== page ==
In the United States, most people would guess that I am Latino and specifically of Mexican origin. To my surprise many peoples immediate thought is that I am of an Asian ethnicity. I’ve been called Korean, Chinese, Japanese, and Filipino half the time. But, the people that correctly identify my ethnic background say it is because of my “Mexican hair.”
Now, you may be thinking what exactly is “Mexican hair”? When I first heard this, I was taken back because I have never been told my hair was “Mexican”. I am still not even sure what Mexican hair looks like, but I know that many Dominicans think I have it. Every time I met someone new or got into an Uber people knew and assumed I wasn’t from there. People were even shocked to hear I was Latino and would say “Oh, you really aren’t Asian? I thought you were.”
Before coming to the Dominican Republic, I felt that I had a pretty good grasp about my race and ethnic identity. I recognize and own my Mexican heritage and am proud to call myself Latino. However, in the Dominican Republic people would just refer to me as “Mexican.” In the states, I don’t tell people I am Mexican, rather I say that I am Chicano. I started to identify this way when I learned that I was too American to be Mexican and too Mexican to be American. As an 11-year-old boy I wasn’t sure how I was supposed to identify-I just knew it didn’t feel right to say I was American.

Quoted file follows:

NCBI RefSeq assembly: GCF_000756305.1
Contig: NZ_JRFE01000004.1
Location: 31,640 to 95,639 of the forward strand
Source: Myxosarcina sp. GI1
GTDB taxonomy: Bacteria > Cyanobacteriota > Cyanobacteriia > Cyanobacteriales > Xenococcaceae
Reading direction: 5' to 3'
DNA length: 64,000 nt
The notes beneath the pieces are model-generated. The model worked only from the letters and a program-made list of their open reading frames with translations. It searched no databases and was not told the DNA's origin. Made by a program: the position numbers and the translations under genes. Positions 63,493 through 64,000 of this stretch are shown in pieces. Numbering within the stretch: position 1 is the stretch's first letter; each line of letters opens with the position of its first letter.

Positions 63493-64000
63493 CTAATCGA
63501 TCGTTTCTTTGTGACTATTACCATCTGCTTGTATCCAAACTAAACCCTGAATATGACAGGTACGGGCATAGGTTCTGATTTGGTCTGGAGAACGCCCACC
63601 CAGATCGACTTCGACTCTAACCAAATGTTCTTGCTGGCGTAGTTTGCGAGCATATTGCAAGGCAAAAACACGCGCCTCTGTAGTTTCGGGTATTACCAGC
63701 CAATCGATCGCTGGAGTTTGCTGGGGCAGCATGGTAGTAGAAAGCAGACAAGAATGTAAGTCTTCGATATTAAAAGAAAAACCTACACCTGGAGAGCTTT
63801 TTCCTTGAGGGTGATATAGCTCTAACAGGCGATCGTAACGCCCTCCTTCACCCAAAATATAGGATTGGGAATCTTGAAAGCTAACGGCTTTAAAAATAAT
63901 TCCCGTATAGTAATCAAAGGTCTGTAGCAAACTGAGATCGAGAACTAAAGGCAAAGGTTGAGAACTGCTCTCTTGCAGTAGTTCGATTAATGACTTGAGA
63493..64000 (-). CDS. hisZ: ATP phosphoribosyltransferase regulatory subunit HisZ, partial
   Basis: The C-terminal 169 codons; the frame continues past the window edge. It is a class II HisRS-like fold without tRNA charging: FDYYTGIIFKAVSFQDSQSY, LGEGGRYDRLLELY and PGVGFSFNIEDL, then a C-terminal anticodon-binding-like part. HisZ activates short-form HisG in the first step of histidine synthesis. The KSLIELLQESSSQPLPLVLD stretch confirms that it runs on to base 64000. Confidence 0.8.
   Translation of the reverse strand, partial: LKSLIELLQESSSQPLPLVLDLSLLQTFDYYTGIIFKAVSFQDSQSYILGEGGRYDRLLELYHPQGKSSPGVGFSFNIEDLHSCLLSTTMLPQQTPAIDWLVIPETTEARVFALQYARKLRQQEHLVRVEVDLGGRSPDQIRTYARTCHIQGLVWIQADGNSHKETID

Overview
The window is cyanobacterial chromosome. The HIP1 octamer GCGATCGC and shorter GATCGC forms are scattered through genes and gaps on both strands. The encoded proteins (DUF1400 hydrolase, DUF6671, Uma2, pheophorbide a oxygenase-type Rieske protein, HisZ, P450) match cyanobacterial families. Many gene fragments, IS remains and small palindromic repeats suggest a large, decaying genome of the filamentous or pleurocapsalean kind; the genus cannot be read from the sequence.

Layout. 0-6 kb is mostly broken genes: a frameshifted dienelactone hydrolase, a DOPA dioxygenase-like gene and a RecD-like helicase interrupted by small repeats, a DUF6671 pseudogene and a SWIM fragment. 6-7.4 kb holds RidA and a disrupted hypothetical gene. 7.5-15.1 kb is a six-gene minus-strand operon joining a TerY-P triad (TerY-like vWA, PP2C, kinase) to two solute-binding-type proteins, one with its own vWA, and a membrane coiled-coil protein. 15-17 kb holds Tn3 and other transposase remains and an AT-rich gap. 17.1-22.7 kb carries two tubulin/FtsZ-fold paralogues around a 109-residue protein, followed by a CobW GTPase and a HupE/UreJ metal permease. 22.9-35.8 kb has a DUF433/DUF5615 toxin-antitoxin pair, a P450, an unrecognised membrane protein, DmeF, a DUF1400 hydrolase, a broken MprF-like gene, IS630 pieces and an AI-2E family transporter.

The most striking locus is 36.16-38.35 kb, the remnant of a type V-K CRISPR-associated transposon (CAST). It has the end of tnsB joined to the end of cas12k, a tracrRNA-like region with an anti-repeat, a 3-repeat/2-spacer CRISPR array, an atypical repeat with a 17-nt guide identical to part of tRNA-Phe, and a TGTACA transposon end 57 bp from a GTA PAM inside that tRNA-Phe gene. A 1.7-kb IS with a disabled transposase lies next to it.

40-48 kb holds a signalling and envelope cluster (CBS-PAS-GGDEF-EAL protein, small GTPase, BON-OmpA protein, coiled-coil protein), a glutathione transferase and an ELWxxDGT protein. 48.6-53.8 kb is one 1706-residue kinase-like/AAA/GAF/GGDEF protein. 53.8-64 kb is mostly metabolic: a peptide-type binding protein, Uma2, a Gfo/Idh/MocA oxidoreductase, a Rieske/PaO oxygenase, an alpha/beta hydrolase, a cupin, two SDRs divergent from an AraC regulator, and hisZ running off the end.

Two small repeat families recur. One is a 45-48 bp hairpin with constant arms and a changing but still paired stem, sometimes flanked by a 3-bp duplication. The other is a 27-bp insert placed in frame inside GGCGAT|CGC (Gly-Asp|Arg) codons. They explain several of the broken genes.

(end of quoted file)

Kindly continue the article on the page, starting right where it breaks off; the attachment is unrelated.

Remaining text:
So, what does it mean to be Chicano?
When I was introduced to the concept of being Chicano I was told you that this term was used to refer to the child of two Mexican parents who gave birth to their offspring in the United States. I was around 12 years old when I heard of this and immediately felt that I knew exactly who I was. However, as I got older I learned a deeper meaning behind what it meant to be Chicano. Being Chicano not only referred to the relationship between my two Mexican parents and the land I was born on, but it also acknowledged the mestizo history behind being Mexican. As you may know, the indigenous people south of the border had to face the invasion of conquistadors, specifically a high number of Spaniards. This resulted in a mix of Spanish and indigenous blood for many folks. Now, many of the people who are Mexican or of Mexican heritage have this mixture of cultures in their blood. That said, saying that I am Chicano would not only tell you about my parents but at the same time is telling you that I am acknowledging the indigenous and Spanish blood that I have. I am not negating any part of it and am proud of everything that makes me Chicano. That is what I mean when I say that I am Chicano.
Being Chicano in the Dominican Republic
It was difficult trying to explain to people what my experience has been like living in the United States but not being “American”. Many people jumped to the conclusion that I was Mexican or “gringo.” It is also important to be aware that race relations in the Dominican Republic are unique in that it is an island that is shared with Haiti. Many people I met were not very open to being friendly with their neighbors and instead focused on the negatives. So, to be Chicano in the Dominican Republic really requires a level of openness to truly understand why and what I was trying to explain. I did not always explain this successfully and found myself agreeing that- yes, I am Mexican and I guess my hair could be Mexican as well, whatever that means.